San Francisco, a place known for its quirky culture and otherworldly golf phenoms, prepares to display TPC Harding Park to a reeling nation in need of a good comeback story
San Francisco’s golf history, befitting the city’s personality, is a bit quirky.
The Olympic Club, a five-time U.S. Open host, always seems to crown “the other guy” in a pack of big-name contenders. San Francisco produced a stream of major champions from the late 1950s to mid-70s, from Bob Rosburg and Ken Venturi to George Archer and Johnny Miller – but no marquee players in the nearly half-century since then.
Harding Park, the city’s municipal-course jewel, long counted as one of the finest public tracks in the country, until it slid into weed-covered disrepair in the 1980s and ’90s. Then, improbably, Harding leaped back to life early in the 21st century, thanks to a striking (and controversial) renovation spearheaded by former USGA president Sandy Tatum.
All of that brings us to this week’s PGA Championship, which shapes up as the quirkiest major – or, more accurately, utterly strangest major – the game has seen.
This will be the first major championship in Harding’s 95-year history, the first major in San Francisco since the 2012 U.S. Open and the first major, period, of a reshaped 2020 season. Tiger Woods, Jon Rahm, Rory McIlroy and the world’s best players will stroll amid the cypress trees, tussling for glory, riches and the Wanamaker Trophy.
And nobody will be there to watch.
They’ll watch on TV, of course, but the coronavirus pandemic has forced this year’s PGA to become the first major without spectators. One of golf’s premier events will unfold in utter silence – no thunderous, spine-tingling roars when Woods or another player makes a big birdie down the stretch.
That’s really weird.
It’s especially odd at a venue such as Harding, selected in part because of its oh-so-public, for-the-people vibe. When Woods outlasted John Daly to win a World Golf Championships event at Harding in October 2005, the course’s return to prominence after its renovation, Bay Area fans offered a memorable soundtrack.
That was the first PGA Tour event at Harding in 36 years, and people turned out in huge numbers. Boisterous spectators pressed against the ropes for the Woods-Daly duel, 10 deep in places. As a cart took Woods to the No. 18 tee for the first playoff hole, he later joked that his left ear felt half-deaf from all the noise.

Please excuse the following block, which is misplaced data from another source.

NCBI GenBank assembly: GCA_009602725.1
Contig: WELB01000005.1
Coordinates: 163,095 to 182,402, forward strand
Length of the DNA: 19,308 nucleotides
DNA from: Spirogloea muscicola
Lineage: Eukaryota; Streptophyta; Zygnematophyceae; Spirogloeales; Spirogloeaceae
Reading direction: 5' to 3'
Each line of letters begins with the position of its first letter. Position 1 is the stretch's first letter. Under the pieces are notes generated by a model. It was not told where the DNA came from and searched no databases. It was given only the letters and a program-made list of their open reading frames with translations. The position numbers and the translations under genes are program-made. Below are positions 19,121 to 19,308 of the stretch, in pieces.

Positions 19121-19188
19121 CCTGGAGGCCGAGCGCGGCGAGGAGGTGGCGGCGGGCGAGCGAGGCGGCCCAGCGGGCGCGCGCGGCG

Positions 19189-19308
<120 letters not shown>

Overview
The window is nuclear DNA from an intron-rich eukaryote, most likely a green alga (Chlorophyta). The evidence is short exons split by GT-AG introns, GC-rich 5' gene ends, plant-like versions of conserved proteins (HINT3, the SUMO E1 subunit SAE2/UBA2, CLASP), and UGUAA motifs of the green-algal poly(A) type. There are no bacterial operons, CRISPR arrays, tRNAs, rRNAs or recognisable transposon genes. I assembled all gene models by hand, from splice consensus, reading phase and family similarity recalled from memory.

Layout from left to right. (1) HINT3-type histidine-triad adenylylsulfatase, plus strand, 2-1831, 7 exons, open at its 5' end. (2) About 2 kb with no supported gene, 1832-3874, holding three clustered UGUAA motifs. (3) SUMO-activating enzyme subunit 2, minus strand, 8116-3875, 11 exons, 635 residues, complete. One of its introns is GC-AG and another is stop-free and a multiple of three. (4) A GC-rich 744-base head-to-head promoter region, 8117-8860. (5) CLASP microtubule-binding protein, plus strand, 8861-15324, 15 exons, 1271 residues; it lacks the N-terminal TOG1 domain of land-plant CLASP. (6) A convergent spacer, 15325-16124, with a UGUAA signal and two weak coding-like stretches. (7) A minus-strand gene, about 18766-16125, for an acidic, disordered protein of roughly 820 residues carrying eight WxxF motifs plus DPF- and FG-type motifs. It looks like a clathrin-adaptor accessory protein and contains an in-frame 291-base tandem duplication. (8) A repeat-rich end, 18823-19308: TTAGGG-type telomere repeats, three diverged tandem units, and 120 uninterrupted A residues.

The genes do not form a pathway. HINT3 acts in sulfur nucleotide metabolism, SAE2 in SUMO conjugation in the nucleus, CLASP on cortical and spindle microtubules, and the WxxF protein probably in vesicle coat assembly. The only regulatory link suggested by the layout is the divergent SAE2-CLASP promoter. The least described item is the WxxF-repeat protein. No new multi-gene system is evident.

Then, after he and Daly smacked towering drives, they walked down the same fairway heading in the other direction – and Woods' right ear felt half-deaf.
“It was electric,” he said that day. “People were really into it.”
They were into it because San Francisco is a great golf city, teeming with tradition. Byron Nelson once won a tournament at Harding Park. Venturi beat decorated amateur Harvie Ward to win the 1956 City Championship in front of 10,000 fans. The Lucky International, an annual tour event at Harding in the ’60s, churned out an impressive list of winners, including Gary Player, Gene Littler, Billy Casper and native sons Archer and Venturi.
Or consider those Opens across the lake at Olympic: Jack Fleck over Ben Hogan in 1955, Casper over Arnold Palmer in ’66, Scott Simpson over Tom Watson in ’87, Lee Janzen over Payne Stewart in ’98 and Webb Simpson over Jim Furyk and Graeme McDowell in ’12.
San Francisco also boasts of a quartet of prestigious courses at its southwestern edge: Olympic Club, Harding Park, San Francisco Golf Club and Lake Merced (in adjacent Daly City), with California Club a short drive down the road in South San Francisco.
Harding didn’t belong in this lofty company for many years, until Tatum orchestrated its rebirth. Now, three years after he died at age 96, the course becomes the latest truly public facility to hold a major championship, joining New York’s Bethpage Black, San Diego’s Torrey Pines and Chambers Bay near Tacoma, Wash.
This PGA figures to offer an uncommon test, with a premium on precision more than power – thanks to thin fairways and thick rough. Bryson DeChambeau and his Herculean friends might need to think twice before blasting tee shots halfway to the moon.
And they will enjoy the perfect environment to contemplate strategy, amid the strange silence of a fan-less, pandemic-altered major. As Harding Park general manager Tom Smith said, “It’s going to be historic, one way or another.”
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